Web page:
Thursday 22 February 2018

Fitzsimons: You have to prove yourself, you get a bit of self-doubt

Michael Fitzsimons is embracing full-back role. Photo: Ray McManus/Sportsfile
Michael Fitzsimons is embracing full-back role. Photo: Ray McManus/Sportsfile
Donnchadh Boyle

Donnchadh Boyle

Back in 2013, Mick Fitzsimons was going all out in the Dublin training games, doing the things he thought Jim Gavin wanted him to do.

That meant marauding forward and taking chances. It wasn't his natural game and, unsurprisingly, it didn't work out.

He can remember turning around and watching some forward or other flourishing in the space that he'd left behind and realising he'd only set himself back in his bid to force his way into Gavin's plans.

He made the decision to try to push forward - part in frustration and part in a desire to prove himself to the new manager.

Back then, Gavin was the new manager and Fitzsimons felt like he was playing catch-up.


After all, he had been Pat Gilroy's project. In the wake of the demolition job against Kerry in 2009, Gilroy scoured the county.

On top of his shopping list was a specialist corner-back and out in Cuala he found Fitzsimons.

At that stage he had won a junior All-Ireland with the Dubs but his football wasn't expected to go far beyond that.

But Gilroy liked what he saw and a couple of years later he became the first Cuala clubman to start an All-Ireland SFC final for Dublin since the legendary Mick Holden in 1983 as they edged out Kerry.

Fast forward to 2013 and Fitzsimons had to establish himself all over again. As a former U-21 manager, Gavin has established relationships with others who play in Fitzsimons' position and the former CBC Monkstown pupil went all guns blazing to get noticed.

"I probably thought I was playing well in training and I wasn't getting in," he recalled. "And instead of being patient I tried to be adventurous and got caught out in a few training games.

"And when your team is going that well you only get a few training games in the summer - you might play an 'A' versus 'B' game and if you mess up in one of them you set yourself back a good bit, especially if you haven't previously played under the new manager and I hadn't played under Jim."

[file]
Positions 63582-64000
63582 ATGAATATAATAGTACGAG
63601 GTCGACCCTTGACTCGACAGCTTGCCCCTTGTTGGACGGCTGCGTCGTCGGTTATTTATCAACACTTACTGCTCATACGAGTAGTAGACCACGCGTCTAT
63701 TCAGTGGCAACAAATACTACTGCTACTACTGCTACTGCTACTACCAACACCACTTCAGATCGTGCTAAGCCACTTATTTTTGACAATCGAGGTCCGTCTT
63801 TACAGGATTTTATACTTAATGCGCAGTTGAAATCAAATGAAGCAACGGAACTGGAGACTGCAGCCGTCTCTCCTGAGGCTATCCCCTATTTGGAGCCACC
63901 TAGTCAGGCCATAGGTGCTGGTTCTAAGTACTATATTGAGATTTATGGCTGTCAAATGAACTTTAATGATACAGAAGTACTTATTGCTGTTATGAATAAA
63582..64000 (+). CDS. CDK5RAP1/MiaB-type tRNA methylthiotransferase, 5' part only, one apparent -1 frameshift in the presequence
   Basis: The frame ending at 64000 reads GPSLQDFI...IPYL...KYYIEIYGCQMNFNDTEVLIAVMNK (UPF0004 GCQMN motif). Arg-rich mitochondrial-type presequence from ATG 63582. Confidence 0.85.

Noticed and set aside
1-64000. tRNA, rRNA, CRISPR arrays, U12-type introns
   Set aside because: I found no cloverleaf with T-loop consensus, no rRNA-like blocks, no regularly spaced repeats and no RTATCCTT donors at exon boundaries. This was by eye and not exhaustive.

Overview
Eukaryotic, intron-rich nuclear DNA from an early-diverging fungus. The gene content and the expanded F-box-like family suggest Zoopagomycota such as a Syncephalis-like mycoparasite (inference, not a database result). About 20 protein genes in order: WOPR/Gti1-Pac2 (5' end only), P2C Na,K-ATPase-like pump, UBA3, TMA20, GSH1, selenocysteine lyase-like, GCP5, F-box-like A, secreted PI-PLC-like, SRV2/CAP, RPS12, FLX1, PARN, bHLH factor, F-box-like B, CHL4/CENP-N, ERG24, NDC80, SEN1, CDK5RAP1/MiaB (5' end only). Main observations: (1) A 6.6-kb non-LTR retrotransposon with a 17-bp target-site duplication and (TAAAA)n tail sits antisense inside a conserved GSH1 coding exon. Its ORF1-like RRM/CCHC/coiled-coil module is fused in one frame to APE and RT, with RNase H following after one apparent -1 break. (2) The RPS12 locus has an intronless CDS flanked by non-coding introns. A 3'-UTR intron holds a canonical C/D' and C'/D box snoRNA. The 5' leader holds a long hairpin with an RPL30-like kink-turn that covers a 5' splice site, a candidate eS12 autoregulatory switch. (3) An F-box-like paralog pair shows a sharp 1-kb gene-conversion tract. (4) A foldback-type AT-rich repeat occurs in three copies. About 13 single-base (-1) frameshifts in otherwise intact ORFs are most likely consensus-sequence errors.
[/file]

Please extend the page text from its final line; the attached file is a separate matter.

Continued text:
"There was a new management at the time and you have to prove yourself all over again.

"You definitely get a bit of self-doubt and it takes a while to get back into it when you are not that fit or sharp and you are not being picked as well. 2013 didn't go great for me.

"I might have played two league games as a sub and didn't play in the championship. It did take a while to get confidence back."

Fitzsimons is almost 28 and Gavin regularly turns to the Cuala man for his ability to shut down opposition forwards.

He's back at university studying medicine, having previously qualified as a physiotherapist and he's combining that with his inter-county career.

"(Other lads had played for Jim) and naturally enough there is going to be a trust there and I hadn't built up that rapport and it would have taken a while. I wasn't too down by it and in 2014 I got a chance."

Word around the capital last September suggested he was close to forcing his way into the Dublin side for the All-Ireland final and this summer he can expect a starting position in a revamped backline that will be without Jack McCaffrey and Rory O'Carroll.


"I would have still fancied my chance to try to break into it," he reasons.

"There are a few vacancies, but with that other young lads are stepping in too so the competition is still quite strong."

The battle for places has been strong enough to ensure that Dublin haven't dropped a point in this year's league. Donegal arrive to Croke Park tomorrow night in what could be a dress rehearsal for a big championship clash later in the year.

And, of course, it isn't lost on Fitzsimons that Donegal are the last team to beat the Dubs in a game of any significance when they toppled them in the All-Ireland semi-final of 2014.

"Any team you lose to you want to make amends. That was a big loss.

"Any team in Division 1 you want to beat and any team you may meet later in championship you want to beat and you don't want to go in on a loss," he said.

"There's nothing hugely special. It has always have been great game playing against them and you enjoy it because you know it will be tough and you know you will be up against someone who is good and there's not a lot of change given."

Irish Independent

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